St. Vincent Water is great, but in some places it might make more sense to have a blessing of water (or some other item) for some locally important saint that wouldnt make the cut in the Rituale Romanum, whose selection of blessings and sacramentals, what it contains and more importantly what it doesnt, sometimes strikes me as a rather eclectic and arbitrary mix. I mean...why an Electric Dynamo or Seismograph, etc

Anonymous said...

I think that it might have been better to keep these customs reserved to the orders associated with them. The customs were able to be preserved because they were entrusted to people especially devoted to those saints. It would be impossible for everyone to practice every saints' blessing, so it falls by the wayside. That's my idle speculation -- anyone think it might be an accurate assessment? Or not?

-- Bonifacius

Mark said...

"I think that it might have been better to keep these customs reserved to the orders associated with them. The customs were able to be preserved because they were entrusted to people especially devoted to those saints. It would be impossible for everyone to practice every saints' blessing, so it falls by the wayside. That's my idle speculation -- anyone think it might be an accurate assessment? Or not?"

That's basically what I was implying. St Vincent de Paul Water for the Sick makes perfect sense for the Lazarists, but as a blessing for the whole Latin Rite...seems a little obscure and arbitrary.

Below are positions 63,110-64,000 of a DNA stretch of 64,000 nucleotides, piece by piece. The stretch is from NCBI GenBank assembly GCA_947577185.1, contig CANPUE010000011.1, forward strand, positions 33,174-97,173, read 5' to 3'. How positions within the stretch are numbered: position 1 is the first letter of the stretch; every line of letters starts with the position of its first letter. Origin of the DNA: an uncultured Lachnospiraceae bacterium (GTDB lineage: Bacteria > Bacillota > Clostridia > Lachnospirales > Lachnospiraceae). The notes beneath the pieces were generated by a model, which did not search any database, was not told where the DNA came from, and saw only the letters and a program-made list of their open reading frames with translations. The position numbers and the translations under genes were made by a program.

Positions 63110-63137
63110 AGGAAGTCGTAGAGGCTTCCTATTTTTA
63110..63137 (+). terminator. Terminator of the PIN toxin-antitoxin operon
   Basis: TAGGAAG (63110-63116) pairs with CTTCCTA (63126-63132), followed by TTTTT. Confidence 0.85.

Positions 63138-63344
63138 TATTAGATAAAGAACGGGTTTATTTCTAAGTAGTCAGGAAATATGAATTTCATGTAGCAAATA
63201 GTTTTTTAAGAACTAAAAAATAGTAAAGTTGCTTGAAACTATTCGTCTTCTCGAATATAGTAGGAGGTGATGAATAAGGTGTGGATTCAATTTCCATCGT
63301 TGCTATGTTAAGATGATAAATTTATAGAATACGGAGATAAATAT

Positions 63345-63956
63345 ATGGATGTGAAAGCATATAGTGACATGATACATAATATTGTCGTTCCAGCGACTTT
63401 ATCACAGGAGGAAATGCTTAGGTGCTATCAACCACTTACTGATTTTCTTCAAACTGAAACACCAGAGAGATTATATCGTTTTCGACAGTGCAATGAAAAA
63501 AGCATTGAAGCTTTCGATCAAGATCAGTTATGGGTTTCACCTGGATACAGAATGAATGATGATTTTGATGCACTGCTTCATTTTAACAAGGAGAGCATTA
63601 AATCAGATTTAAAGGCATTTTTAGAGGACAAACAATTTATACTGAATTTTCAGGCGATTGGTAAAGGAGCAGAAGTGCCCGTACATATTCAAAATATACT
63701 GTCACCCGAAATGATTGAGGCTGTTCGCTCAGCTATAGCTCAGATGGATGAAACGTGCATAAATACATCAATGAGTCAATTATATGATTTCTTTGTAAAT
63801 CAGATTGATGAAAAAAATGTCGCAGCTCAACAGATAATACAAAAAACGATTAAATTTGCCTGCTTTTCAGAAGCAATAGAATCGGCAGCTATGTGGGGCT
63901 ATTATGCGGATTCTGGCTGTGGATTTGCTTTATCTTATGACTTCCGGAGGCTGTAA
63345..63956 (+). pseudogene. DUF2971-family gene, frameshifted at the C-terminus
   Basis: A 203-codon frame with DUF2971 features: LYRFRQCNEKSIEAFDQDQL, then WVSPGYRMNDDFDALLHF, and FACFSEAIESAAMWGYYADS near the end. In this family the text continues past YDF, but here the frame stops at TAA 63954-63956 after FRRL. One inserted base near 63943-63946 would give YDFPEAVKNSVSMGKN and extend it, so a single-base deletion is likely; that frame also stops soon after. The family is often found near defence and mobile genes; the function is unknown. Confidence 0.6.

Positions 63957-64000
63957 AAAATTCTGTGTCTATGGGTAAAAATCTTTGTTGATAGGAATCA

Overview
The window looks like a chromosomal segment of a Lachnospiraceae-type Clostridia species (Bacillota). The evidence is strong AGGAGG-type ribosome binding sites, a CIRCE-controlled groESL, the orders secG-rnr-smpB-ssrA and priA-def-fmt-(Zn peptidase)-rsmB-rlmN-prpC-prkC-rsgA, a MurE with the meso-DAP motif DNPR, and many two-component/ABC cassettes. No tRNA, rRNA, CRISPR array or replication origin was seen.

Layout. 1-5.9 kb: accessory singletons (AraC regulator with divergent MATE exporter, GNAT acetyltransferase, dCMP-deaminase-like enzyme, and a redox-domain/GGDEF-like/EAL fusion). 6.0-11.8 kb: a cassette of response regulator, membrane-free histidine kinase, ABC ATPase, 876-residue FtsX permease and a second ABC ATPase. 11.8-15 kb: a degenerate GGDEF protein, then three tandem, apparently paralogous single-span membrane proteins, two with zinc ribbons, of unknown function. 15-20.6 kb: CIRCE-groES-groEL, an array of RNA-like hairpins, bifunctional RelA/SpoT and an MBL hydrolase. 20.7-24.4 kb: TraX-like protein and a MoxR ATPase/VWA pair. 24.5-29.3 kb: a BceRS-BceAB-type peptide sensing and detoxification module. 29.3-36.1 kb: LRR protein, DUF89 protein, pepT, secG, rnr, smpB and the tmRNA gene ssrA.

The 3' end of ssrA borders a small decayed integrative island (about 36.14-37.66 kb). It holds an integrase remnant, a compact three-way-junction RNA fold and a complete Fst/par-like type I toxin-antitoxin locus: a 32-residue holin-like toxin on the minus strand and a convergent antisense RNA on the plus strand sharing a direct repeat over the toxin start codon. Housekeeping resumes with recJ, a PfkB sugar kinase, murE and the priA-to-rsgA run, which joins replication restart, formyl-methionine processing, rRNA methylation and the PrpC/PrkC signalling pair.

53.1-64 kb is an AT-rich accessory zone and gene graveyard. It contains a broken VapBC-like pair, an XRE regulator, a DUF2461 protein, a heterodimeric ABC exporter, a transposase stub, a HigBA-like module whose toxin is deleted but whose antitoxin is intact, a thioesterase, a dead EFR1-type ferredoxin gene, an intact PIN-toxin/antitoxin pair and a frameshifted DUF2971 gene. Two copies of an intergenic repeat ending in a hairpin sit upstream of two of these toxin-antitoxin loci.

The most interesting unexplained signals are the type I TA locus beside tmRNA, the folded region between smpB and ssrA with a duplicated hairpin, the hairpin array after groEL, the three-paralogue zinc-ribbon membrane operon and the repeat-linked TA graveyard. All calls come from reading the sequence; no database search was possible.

I dont know if legally reserving it to the congregation is necessary, but in practice that's how it will basically work out: it's probably mainly the congregation, and parishes' and dioceses' whose patron is St Vincent, who are going to use it. But why should they get to do that, when there are no special blessings for lots of patrons? Thus my point about local Rituals...

Carlos Antonio Palad said...

Without in any way negating the thoughtful points raised so far by Mark and Bonifacius (I especially like the point about local Rituals) I would like to point out the following:

1) Devotion to St. Vincent de Paul is not an obscure phenomenon, but is to be found all throughout the universal Church.

2) The Society of St. Vincent De Paul is one of the largest institutions in the Church

3) The Congregation of the Mission may not be so big, but the Sisters of Charity of St. Vincent de Paul is one of the world's largest, not counting the other "Sisters of Charity" who trace their inspiration back to St. Vincent de Paul.

I think it's necessary that religious congregations and lay institutions should once more take interest in the sacramentals and devotions associated with their heavenly founders and / or patrons. I certainly hope that this blessing of water for the sick in honor of St. Vincent will be as widespread as his religious family is.

Mark said...

Even if you take that view, look at other blessings in the rituale, such as the BLESSING OF OIL IN HONOR OF ST. SERAPION, MARTYR. Formerly reserved to the Mercedarians.

Now, no offense to St Serapion, I'm sure this is a great blessing. But does it really deserve to be in the global Rituale Romanum? Considering that there is not even a specific blessing in that rituale for Saints as popular as, say, St Jude? And why just oil? I'm sure there is some historical reason. But in the context of what the Rituale DOESNT contain, but which we could imagine it containing (most of these things were just written up for some occasion, after all)...it seems a rather arbitrary collection.

Rubricarius said...

I too welcome the series but suspect some of the blessings, like the subject of this post, should really be celebrated by the appropriate order.

Others such as water at Epiphany, bonfires on the Vigil of St. John the Baptist, herbs at the Dormition and first fruits on the Nativity of the BVM would be wonderful to see more widely celebrated.